In more recent years, Quincy Carter is in the category of backup quarterbacks who came and made the kind of impression in preseason that made people think that if Chad got injured then maybe, just maybe, we weren't entirely screwed. (We are always screwed.) Well, yes, but then Carter - say it together - finished his career with the Jets in that strange twilight season of 2004, when nothing and everything seemed possible. Quincy Carter threw in relief of Chad when #10 injured his rotator cuff (cue ominous music) and the Jets crawled to nearly negligible wins against the Cardinals and the Browns. Then Chad came back, they crawled to the playoffs and the rest is an exciting history as far as a Jets fan knows it.
Do you remember Tim Dwight running his ass off for the Falcons in Super Bowl XXXXXXIIIIII, the kickoff return against the Broncos? It was practically the only bright spot for Atlanta in a game already blemished by Eugene Robinson's solicitation of a Miami hooker on the night before the game. My goodness, that was a long time ago, wasn't it? Eliot Spitzer spent $40,000 on his escort. Robinson offered only $40! Tim Dwight wore #17 for a little while for us, but that was only the harbinger for things to come. Yes, his career ended with the Jets.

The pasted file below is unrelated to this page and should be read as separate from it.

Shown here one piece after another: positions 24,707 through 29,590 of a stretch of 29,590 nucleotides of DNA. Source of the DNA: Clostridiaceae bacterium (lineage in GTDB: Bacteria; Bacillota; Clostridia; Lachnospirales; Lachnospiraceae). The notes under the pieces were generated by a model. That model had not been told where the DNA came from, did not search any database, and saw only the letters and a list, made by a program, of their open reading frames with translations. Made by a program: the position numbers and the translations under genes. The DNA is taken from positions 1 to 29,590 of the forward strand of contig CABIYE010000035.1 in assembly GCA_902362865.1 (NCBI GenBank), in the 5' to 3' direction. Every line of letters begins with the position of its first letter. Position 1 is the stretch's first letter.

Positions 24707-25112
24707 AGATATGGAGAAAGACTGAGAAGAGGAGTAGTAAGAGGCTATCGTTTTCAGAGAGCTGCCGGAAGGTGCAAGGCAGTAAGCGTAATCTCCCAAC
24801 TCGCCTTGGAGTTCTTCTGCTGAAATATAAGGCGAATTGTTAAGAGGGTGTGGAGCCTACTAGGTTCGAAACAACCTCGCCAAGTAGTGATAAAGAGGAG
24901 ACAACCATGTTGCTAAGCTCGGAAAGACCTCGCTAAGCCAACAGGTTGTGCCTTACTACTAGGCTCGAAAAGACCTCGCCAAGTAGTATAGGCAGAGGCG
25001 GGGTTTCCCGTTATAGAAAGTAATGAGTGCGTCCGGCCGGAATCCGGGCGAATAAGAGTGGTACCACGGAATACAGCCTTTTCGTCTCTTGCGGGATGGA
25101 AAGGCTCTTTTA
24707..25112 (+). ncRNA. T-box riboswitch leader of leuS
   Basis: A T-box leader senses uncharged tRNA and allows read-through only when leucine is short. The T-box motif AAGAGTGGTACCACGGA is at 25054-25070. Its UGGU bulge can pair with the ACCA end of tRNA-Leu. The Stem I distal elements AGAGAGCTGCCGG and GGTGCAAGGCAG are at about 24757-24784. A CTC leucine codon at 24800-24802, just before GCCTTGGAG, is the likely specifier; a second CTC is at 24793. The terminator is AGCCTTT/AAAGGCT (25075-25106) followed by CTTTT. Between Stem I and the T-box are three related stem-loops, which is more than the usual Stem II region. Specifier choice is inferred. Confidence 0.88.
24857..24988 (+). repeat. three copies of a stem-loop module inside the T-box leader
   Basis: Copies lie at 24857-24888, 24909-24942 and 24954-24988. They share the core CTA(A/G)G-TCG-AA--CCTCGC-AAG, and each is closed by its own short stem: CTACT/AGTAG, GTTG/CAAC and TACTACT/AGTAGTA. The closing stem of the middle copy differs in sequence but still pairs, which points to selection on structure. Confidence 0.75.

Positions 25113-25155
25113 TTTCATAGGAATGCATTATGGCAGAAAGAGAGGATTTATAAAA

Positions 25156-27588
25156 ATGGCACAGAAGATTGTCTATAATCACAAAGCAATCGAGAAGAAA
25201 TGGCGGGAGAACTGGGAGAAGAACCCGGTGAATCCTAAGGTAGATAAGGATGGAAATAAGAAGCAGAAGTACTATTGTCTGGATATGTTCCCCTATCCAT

Clyde "Lee" Grosscup is unquestionably the man we have been looking for in our efforts to revive the Booth Lustig Award for Funny Name. The man's name is Grosscup. I'm sure it's pronounced "Groskip," but in the world of the New York Titans, anything remotely peculiar just seems apropos. Sort of like the way "Marv Throneberry" is for the 1962 Mets. But where Throneberry's future was found in Lite Beer ads proclaiming, "I don't know what I'm doing in this ad," Lee Grosscup actually went on to have a brief career as both a TV reporter and a columnist for Sport magazine. His 1967 article on cheating in sports puts some perspective on Belichick's nonsense last year, for better or for worse. He for threw passes for the 1962 Titans, and though he's not wearing it in this football card, he sported #17 for the ol' mustard and blue. Oh, and he ended his football career with the franchise that year.